This plugin hasn’t been tested with the latest 3 major releases of WordPress. It may no longer be maintained or supported and may have compatibility issues when used with more recent versions of WordPress.

AddFunc WYSIWYG Helper


AddFunc WYSIWYG Helper is a lightweight plugin that uses CSS to highlight prominent HTML elements in the default WYSIWYG editor (Tiny MCE), to help Editors see what they’re editing. This in effect creates a sort of combination WYSIWYG/WYSIWYM (What You See Is What You Mean) combination. With the WYSIWYM option turned on in your user profile, the following elements are highlighted with a colored border and label:

  • p
  • div
  • pre
  • ol
  • ul
  • li
  • figure
  • article
  • section
  • aside
  • header
  • footer
  • span*
  • code*

*Span and code elements are highlighted without labels. For span elements, this is to help make them more prominent, so they are easy to spot. This can help Editors keep the code clean, as they can see where they need to remove unwanted styling using the style eraser button. For code elements, we do this because WordPress apparently always wraps these within another element, treating it as inline, rather than a block. The labels can only be workable on block elements.

Your theme can still apply an editor-style.css stylesheet. In most cases, the WYSIWYG will still reflect how the content will look on the front end of the live website.

AddFunc WYSIWYG Helper also provides an option to cancel out certain default styles in the WYSIWYG, such as the caption box/border.

Unlike it’s predecessor, Average WYSIWYG Helper, these settings are not on a universal options page that applies to all users. Each user can enable/disable these options on his/her user profile settings page under the heading “WYSIWYG Helper”.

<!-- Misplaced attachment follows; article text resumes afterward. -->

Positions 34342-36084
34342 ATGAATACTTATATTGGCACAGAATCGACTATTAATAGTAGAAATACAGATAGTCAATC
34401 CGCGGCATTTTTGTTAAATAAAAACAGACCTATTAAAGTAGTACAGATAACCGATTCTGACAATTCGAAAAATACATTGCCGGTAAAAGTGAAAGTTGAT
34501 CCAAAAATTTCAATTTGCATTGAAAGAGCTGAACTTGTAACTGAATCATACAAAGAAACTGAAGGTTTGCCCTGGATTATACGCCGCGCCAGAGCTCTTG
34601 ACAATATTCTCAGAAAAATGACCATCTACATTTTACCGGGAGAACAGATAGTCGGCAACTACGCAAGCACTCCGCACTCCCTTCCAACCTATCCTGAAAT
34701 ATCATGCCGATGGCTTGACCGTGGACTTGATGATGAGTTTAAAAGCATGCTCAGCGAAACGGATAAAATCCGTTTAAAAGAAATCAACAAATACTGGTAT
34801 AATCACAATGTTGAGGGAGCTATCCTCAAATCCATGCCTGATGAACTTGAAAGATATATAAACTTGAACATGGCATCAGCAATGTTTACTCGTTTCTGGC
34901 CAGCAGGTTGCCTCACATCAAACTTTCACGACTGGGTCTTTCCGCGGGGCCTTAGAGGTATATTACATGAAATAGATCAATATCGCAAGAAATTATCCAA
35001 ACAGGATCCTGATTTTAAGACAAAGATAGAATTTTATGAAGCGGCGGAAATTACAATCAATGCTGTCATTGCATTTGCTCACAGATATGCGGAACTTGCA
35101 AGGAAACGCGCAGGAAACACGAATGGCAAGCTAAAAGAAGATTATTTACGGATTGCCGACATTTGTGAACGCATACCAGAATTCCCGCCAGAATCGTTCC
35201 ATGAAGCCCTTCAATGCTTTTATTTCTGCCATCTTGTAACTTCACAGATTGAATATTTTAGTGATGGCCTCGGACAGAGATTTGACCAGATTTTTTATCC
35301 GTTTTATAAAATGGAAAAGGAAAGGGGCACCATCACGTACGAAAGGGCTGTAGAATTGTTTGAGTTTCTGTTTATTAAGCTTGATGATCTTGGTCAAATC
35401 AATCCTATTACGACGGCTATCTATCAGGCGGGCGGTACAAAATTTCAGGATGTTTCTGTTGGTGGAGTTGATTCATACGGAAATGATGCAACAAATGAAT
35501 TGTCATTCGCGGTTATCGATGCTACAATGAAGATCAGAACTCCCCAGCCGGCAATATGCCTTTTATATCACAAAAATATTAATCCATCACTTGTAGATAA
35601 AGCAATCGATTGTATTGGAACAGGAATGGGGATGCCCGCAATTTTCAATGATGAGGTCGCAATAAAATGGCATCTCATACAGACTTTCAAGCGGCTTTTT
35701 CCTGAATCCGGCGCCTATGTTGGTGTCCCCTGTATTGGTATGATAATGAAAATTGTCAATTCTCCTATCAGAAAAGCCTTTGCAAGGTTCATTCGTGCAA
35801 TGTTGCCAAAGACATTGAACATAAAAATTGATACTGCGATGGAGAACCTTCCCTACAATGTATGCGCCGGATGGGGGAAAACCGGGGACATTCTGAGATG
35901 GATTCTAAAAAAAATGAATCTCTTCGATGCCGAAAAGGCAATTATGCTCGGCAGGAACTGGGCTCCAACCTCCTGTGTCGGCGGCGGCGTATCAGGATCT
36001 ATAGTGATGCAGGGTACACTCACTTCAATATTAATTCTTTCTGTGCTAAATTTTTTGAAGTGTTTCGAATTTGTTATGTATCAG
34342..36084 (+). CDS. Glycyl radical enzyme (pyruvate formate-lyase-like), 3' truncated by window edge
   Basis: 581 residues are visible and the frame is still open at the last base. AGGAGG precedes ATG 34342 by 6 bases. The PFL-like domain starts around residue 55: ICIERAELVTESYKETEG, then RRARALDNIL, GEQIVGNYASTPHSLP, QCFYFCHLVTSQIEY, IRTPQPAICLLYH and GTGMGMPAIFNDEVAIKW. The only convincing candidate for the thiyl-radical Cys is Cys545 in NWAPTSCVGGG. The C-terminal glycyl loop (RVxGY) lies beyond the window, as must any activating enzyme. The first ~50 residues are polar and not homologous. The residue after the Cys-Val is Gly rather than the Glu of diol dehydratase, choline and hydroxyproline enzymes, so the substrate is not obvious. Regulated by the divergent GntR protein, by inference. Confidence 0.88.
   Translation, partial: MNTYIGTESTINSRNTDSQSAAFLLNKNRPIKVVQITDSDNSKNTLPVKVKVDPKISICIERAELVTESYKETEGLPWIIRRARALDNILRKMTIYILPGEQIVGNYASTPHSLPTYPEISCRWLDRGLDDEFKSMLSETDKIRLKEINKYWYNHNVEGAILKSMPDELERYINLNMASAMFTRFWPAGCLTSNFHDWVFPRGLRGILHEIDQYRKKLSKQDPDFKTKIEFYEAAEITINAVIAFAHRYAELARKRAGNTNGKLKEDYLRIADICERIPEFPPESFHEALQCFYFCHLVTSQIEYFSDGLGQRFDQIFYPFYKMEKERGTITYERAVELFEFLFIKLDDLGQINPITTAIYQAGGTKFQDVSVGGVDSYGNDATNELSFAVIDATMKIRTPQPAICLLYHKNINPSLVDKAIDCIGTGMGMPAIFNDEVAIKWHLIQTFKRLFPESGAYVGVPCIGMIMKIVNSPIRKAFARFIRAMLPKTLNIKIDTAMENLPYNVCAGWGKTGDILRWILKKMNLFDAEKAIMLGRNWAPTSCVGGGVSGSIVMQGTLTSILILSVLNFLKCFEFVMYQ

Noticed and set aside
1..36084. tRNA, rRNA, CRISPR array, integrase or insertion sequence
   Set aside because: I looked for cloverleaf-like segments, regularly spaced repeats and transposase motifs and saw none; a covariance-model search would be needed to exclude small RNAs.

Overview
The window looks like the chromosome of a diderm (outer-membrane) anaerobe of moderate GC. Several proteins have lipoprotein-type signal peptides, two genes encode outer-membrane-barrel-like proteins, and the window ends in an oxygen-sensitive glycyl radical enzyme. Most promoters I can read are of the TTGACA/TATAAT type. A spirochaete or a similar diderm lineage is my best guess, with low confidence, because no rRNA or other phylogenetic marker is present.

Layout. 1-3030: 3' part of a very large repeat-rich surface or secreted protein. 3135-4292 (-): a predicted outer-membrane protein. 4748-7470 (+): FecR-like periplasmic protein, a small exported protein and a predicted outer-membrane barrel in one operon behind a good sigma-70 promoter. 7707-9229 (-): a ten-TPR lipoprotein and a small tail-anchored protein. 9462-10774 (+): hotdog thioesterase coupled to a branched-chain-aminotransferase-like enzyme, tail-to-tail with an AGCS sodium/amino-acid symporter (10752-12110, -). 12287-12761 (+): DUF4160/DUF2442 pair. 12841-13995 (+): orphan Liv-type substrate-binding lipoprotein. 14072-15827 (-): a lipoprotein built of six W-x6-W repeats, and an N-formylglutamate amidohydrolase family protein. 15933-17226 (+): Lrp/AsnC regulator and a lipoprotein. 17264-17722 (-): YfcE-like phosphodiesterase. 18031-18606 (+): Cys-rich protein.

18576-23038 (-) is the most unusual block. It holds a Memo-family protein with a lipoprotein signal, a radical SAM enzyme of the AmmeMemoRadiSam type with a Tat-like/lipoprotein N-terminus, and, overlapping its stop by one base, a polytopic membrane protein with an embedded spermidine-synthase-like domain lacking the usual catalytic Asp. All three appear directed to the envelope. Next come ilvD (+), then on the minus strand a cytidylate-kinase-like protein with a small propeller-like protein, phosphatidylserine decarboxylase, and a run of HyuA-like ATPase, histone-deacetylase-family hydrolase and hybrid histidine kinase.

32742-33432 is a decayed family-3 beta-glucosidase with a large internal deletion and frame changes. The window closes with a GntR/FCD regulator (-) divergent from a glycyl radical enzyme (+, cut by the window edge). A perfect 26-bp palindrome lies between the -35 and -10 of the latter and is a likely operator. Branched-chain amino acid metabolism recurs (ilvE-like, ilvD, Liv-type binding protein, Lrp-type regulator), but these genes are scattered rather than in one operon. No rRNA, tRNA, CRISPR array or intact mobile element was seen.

Note: It is suggested that Editor’s using the WYSIWYM use a browser that supports CSS3 for best results.


  • AddFunc WYSIWYG Helper uses color classification to make elements easily recognizable.

  • These tiny labels clue you in on what the colored highlights are indicating.

  • AddFunc WYSIWYG Helper doesn’t interfere with WordPress’ default image and gallery editing features. Also, notice this caption has no default WordPress style border.

  • Sneaky elements, revealed!

  • This is what the simple user profile preferences look like.

  • Includes a help tab for quick and easy reference.


  1. Upload the entire addfunc-wysiwyg-helper directory to the /wp-content/plugins/ directory
  2. Activate the plugin through the ‘Plugins’ menu in WordPress
  3. Turn on the settings you want to use in Settings > WYSIWYG Helper


I activated the plugin and nothing happened.

All options are disabled by default. Be sure to enable the ones you want to use in Profile (of if you’re an Administrator: Users > Your Profile > WYSIWYG Helper).

How is AddFunc WYSIWYG Helper different from Average WYSIWYG Helper

Average WYSIWYG Helper has one central options page that applies to all users. AddFunc WYSIWYG Helper settings are set on individual user profiles, applying only to the user account one is setting the options for. This difference however, is sort of an update to the plugin, just being released simultaneous to another big change, which is that the project name “Average” is being changed to “AddFunc”.